The Untold Truth Of Punch And Judy Shows

Though the stereotype exists that the British generally possess a sophisticated sense of humor, the truth is that as a nation, they have long been in a full-blown love affair with the art of slapstick. From classic routines by Charlie Chaplin and Monty Python to almost every moment of an episode of Mr. Bean, physical comedy and cartoonish violence have remained central to the British brand of comedy right up to the present day. In a 2020 poll, Brits voted for their favorite TV moment. The winner? A scene from the classic British sitcom Only Fools & Horses where the main character, Del Boy, attempts to pose suavely in front of some women in a bar but instead falls through the open bar entry door, per Lad Bible.

Yet, there is one slice of British comedy that is perhaps more revealing than any other: the Punch and Judy puppet show, which can be found at fairgrounds, circuses, beaches, and family resorts even to this day. In case you've just heard the name or can only vaguely remember what this show is about, here is a precis, per the Smithsonian Magazine: a mischievous man, Punch, slaps his nagging wife with a stick repeatedly. He attracts the attention of the police, whom he also slaps with a stick. He goes before a judge, who — you guessed it — gets Punch's slapstick. Finally, Punch meets the Devil himself, though it turns out that Old Nick himself is also ripe for a slapping.

But Punch and Judy can also be dark. Depending on the performance, Punch may beat the other characters to death, while many shows begin with the character wreaking violence on his and Judy's baby, from sitting on it in "milder" retellings to throwing the infant down the stairs, in scenes which many suggest are actually unsuitable for children.

But where does this strange and relentlessly dark comedy come from?

Punch and Judy shows aren't really British

As reported by the BBC, Punch and Judy shows are seriously retro: more than 350 years old in fact. The rise of the Punch and Judy show can be traced back to the reign in Britain of Oliver Cromwell, who became Lord Protector of the islands in 1653 after the defeat of the royalist forces and the execution of King Charles I. As a Puritan, Cromwell reduced the nation to a cultural desert by banning theaters, public performances, and even Christmas festivities — all of which he deemed to be immoral, per the BBC.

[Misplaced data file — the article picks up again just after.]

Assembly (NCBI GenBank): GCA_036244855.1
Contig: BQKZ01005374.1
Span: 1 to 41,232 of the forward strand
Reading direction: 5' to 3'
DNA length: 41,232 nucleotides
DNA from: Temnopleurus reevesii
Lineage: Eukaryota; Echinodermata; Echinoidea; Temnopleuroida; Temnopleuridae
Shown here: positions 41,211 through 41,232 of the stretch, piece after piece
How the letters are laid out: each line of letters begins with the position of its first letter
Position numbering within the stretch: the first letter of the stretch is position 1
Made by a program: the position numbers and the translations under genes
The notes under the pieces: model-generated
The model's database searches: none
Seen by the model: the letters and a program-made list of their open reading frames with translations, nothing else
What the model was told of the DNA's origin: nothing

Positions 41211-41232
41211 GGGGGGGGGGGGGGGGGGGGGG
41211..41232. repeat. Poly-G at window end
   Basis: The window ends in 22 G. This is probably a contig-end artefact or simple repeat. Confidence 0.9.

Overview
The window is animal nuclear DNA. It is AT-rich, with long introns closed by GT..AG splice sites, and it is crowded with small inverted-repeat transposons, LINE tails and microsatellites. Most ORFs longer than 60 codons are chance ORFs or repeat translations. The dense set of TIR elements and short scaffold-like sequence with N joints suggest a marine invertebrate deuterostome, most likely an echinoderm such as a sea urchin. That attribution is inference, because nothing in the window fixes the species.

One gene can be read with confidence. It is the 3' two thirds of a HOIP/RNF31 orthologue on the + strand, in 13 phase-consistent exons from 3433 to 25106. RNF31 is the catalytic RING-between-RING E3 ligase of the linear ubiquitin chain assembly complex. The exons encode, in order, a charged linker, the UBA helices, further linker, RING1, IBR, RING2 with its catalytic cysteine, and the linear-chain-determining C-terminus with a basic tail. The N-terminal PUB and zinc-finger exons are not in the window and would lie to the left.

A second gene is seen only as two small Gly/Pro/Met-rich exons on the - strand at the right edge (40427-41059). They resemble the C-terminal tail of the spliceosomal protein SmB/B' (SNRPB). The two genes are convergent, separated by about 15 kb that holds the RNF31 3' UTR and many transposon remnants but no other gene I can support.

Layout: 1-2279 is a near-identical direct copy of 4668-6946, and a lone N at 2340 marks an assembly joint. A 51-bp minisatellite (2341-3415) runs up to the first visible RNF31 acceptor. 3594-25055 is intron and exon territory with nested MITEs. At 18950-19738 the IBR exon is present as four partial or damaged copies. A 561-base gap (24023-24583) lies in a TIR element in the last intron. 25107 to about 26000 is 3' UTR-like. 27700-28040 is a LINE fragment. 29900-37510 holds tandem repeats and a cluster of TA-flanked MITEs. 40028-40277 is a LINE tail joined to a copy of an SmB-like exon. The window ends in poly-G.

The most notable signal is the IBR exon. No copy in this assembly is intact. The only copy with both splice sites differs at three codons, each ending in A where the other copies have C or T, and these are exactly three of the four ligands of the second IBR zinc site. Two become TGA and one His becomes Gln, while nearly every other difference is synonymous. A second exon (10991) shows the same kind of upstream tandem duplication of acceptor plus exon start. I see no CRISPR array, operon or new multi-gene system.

When Cromwell died and the monarchy was finally reinstated, the Smithsonian Magazine reports that it was European entertainers that came to Britain to fulfill the public's desire for public performance. One show that came to be imported around the time of the Restoration was an Italian puppet show featuring the clown "Pulcinella," which took audiences — including the famous English writer Samuel Pepys, who recalled the show in his diary — by storm. The British soon "adopted Pulcinella or, after the name was mangled by English pronunciation, 'Punchinello'; this was soon shortened and Anglicized to just 'Punch.' Within a few years, he started to look like the Mr. Punch of today, with the protruding red nose and chin, the garish cap and clothing, and the humped back," per the Smithsonian.

Punch and Judy shows have always attracted moral panic

But back to the violence. Despite what we see in the headlines, we could hopefully agree that we have, on the whole, become a more humane and caring society since the mid-1600s. As such, the brutally relentless violence of traditional Punch and Judy shows — as cartoonish as it may appear — repeatedly attracts criticism and calls for an outright ban on the 350-year-old show. As recently as 2018, the Independent revealed that a British school had canceled a performance of the show on the basis that it "glorifies domestic violence." The article reported that the puppeteers blamed "political correctness" for the cancellation and that those who had pulled the show were "killing fun and laughter," adding that child audiences "all know Mr. Punch is naughty, give them some credit."

But opposition to the show's comic violence isn't anything new, and as such can't be pinned on modern political correctness. The Smithsonian Magazine reports, for instance, that a show touring the United States back in 1896 troubled one "grave gentleman" in the audience enough that he publicly protested: "It is a shame to show such things to children! How can you expect them to have any respect for the law?"

The article quotes Punch performer and "activist" Glyn Edwards in explaining the show's singular appeal: that Punch is "flouting society's conventions so that society can laugh at the absurdities that are revealed." Despite its critics, most likely Punch isn't going anywhere.